Within every community are two economies: one is locally generated, or “place-based,” and sustains assets at home, while the other operates remotely, extracts local value, and sends it elsewhere. Regeneration of a community depends on retaining and growing small, locally owned enterprises that simultaneously build cultural, social, built and financial capital. While big businesses dominate global markets, command the entrenched financial and banking powers and are incentivized by misguided government policy, emerging startups can disrupt the status quo and prove that local economies can compete successfully if they connect with their customer base and build capacity through local networks. The challenge for Lean Urbanism is to take charge at the association and neighborhood levels: to monitor, harness and replicate emerging local business successes and through bottom-up vigilance influence top-down policy to change not just the economic dynamics of a region, but strengthen its cultural, social and built landscape.
Regulation and government programs are supposed to protect the consumer and empower the market. Too often, though, they favor big, incumbent businesses. They require things like bonds, copious paperwork, and multiple layers of review. They are too expensive and time-consuming for small builders, small businesses, and homeowners. Programs politicians told us would create opportunity for everyone instead create opportunity for big incumbents. The young, immigrants, people who work with their hands — “makers”— suffer particularly. Such suffering is unjust in a system that is supposed to create opportunity.
Owning a small piece of your neighborhood can be good for you and good for your city. Owners of small buildings benefit by generating income and building wealth, as the immigrants to New England who bought and rented out “triple-deckers.” Small building ownership faces challenges, mostly due to lack of economies of scale. However, every asset class has inherent challenges, so budget for them and focus on the benefits.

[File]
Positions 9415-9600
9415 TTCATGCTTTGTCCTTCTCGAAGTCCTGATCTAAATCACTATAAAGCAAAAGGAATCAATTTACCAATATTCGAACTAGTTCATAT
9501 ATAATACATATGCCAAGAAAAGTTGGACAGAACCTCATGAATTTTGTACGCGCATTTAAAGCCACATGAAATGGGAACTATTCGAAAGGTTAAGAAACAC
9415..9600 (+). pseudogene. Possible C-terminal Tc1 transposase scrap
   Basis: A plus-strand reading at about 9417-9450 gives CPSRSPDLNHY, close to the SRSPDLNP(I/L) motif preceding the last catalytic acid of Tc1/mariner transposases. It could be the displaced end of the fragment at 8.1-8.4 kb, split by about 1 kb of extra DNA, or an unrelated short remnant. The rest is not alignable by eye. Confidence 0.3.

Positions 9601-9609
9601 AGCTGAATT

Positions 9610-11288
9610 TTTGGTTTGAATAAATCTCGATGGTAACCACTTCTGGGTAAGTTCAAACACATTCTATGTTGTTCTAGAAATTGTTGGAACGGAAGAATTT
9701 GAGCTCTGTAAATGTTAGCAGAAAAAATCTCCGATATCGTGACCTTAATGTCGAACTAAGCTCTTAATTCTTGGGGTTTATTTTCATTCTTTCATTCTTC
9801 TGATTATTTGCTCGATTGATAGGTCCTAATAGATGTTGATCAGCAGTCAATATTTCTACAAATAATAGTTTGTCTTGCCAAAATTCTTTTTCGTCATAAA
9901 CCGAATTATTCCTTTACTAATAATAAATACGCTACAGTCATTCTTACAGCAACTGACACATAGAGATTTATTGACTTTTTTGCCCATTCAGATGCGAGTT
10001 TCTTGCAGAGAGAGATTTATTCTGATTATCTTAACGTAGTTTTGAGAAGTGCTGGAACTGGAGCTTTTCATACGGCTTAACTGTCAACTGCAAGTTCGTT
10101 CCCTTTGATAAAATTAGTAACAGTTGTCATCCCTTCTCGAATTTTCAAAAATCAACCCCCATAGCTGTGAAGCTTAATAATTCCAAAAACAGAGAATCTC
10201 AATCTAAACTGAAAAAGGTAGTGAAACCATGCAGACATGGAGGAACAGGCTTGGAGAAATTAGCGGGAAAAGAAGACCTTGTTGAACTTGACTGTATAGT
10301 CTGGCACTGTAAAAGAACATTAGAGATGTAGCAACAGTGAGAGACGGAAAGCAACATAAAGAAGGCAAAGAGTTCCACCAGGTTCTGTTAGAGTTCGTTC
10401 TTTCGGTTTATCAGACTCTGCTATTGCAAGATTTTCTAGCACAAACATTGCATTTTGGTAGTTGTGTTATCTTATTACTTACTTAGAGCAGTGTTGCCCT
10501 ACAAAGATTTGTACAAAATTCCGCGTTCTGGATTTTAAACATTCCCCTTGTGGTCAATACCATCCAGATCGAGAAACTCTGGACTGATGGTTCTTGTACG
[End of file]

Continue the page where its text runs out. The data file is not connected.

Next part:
The built environment accounts for approximately half the energy use and carbon footprint of the United States. Lean Buildings reduce energy flows by tapping basic natural heating and cooling techniques and renewable energy sources in ways that are region-specific and climate-sensitive. Seven defensive and offensive strategies — from use of local and recycled materials to heavy insulation, from building orientation and passive solar systems to dense urban configurations — address the reduction of material and energy consumption in the U.S and similar climates. Issues of energy quantity and quality, energy codes and metrics, as well as building size and configuration, are also discussed.
The Camp Meeting ground is a land-use form particularly American, evolved to create community, integrating architecture, nature, and urban design using innate rules of human behavior. Camp Meeting grounds are the source for uses as diverse as resort villages, bungalow courts, trailer parks, condominiums, home owner’s associations, land trusts, even some town centers. They are also about self-building, occasional prefabrication, and compact, human-scaled structures. The ideas and social experiments, construction know-how and urban layouts have influenced the country for hundreds of years. The lessons still hold.